Phrasal Verbs with GET

get ahead
to make progress and become successful
If you want to get ahead, you have to take risks.

get across
to make someone understand something
He has no trouble getting his ideas across.

get along
to have a friendly relationship
My brother and I don’t really get along.

get around
to go or travel to different places
He prefers using public transport to get around.

get around to
to find the time to do something
I wanted to watch that movie but never got around to it.

get away
to leave a place
I finally got away from work at eight.

get away with
to not receive punishment for doing something wrong
He has repeatedly broken the law and got away with it.

get back
to return to a place
What time does she get back from work?

get behind
to support someone or something
The plan may succeed if more people get behind it.

get by
to be able to live in spite of difficulties
He managed to get by despite his small salary.

get down
to make someone feel sad
Don’t let failure get you down too much.

get down to
to begin doing something
It’s time to stop procrastinating and get down to work.

get in
to arrive at home or at work
I got in very late last night.

get in
to be accepted as a student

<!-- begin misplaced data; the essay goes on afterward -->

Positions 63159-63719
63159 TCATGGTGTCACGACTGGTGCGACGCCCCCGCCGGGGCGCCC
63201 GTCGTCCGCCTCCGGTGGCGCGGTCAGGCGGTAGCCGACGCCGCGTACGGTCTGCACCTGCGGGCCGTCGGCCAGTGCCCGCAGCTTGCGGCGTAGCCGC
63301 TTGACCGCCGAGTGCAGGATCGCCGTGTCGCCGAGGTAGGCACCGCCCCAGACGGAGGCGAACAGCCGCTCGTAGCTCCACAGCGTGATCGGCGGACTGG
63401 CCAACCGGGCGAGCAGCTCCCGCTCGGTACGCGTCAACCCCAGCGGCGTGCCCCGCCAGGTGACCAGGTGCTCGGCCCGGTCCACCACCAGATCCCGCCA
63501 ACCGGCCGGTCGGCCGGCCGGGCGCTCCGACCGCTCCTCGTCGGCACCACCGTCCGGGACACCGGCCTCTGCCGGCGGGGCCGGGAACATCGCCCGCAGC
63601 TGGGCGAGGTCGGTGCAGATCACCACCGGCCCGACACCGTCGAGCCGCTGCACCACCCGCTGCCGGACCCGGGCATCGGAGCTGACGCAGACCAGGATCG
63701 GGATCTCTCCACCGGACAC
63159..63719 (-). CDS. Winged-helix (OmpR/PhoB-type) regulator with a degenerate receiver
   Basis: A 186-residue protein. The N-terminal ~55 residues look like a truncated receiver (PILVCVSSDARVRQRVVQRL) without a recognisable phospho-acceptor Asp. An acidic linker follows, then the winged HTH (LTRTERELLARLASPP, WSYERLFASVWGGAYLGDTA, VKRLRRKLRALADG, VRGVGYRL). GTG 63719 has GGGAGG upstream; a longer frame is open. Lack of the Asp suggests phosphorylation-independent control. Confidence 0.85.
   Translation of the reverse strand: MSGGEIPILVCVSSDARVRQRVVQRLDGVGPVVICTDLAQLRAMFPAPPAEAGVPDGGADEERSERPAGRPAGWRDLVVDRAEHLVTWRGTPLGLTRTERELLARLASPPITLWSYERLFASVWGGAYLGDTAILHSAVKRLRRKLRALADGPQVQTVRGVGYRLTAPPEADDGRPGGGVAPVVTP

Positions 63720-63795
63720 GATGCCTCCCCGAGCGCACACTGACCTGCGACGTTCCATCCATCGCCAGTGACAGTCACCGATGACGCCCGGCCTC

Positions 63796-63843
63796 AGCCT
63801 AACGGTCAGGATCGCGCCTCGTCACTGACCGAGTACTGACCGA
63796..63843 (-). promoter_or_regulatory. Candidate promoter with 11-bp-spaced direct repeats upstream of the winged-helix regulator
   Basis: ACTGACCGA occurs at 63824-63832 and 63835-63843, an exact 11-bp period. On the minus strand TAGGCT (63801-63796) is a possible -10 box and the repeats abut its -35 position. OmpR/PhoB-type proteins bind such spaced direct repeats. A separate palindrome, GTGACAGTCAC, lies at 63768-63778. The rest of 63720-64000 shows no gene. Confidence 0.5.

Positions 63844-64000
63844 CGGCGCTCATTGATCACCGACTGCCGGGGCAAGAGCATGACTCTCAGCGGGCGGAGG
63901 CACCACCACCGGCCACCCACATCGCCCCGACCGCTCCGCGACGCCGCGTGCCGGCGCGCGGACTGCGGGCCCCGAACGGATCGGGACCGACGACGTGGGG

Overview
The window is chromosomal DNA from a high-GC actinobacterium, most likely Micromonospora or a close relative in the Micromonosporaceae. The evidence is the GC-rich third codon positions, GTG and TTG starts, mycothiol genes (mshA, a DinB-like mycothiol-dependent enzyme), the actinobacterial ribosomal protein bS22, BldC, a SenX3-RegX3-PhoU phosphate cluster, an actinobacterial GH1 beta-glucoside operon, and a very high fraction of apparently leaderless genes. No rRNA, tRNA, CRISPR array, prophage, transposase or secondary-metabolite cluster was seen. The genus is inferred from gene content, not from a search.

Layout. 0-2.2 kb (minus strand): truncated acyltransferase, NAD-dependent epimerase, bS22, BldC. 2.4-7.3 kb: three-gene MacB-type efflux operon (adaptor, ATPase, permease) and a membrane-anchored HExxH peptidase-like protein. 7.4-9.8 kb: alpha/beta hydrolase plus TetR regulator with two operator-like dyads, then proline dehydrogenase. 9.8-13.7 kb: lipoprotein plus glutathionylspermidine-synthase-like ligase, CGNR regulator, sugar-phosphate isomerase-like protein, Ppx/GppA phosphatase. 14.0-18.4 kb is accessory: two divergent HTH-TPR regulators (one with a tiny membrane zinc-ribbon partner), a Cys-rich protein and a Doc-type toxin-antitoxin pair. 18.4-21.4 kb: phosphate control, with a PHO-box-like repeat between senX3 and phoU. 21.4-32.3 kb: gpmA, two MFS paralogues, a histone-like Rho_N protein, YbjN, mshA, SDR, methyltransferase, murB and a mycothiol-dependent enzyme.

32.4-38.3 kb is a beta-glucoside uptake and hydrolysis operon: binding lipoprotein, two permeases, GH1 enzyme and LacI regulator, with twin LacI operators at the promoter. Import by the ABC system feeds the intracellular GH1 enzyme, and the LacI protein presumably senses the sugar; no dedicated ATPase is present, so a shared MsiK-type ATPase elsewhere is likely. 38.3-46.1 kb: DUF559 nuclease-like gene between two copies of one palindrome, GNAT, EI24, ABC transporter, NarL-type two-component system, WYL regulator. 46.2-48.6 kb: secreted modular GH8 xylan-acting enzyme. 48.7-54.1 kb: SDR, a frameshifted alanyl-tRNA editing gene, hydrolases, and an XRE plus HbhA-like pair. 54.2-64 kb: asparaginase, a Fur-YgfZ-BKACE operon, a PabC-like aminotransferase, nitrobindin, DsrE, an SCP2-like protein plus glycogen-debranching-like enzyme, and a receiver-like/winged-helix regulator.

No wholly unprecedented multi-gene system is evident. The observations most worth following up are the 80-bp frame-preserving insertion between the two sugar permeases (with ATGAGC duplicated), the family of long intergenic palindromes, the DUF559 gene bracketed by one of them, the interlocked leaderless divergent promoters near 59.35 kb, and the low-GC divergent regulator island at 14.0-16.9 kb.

It’s a very good school. I hope you get in.

get in
to deliver or send something
I need to get my application in by Friday.

get into
to become involved in a bad or difficult situation
I don’t want to get you into trouble.

get off
to leave a place or start a journey
They got off straight after breakfast.

get on
to continue doing something
I’ll let you get on with your work.

get out
to become known
We must not let this story get out.

get over
to recover from an illness or unhappy experience
He’s upset, but he’ll get over it.

get through
to do or finish something
I still have a lot of paperwork to get through.

get through
to deal with a difficult experience
They helped me get through those difficult months.

get through to
to be understood by someone
My message was finally getting through to him.

get to
to make someone feel annoyed or upset
Don’t let unimportant things get to you.

get together
to meet; to spend time together
We must get together for dinner sometime.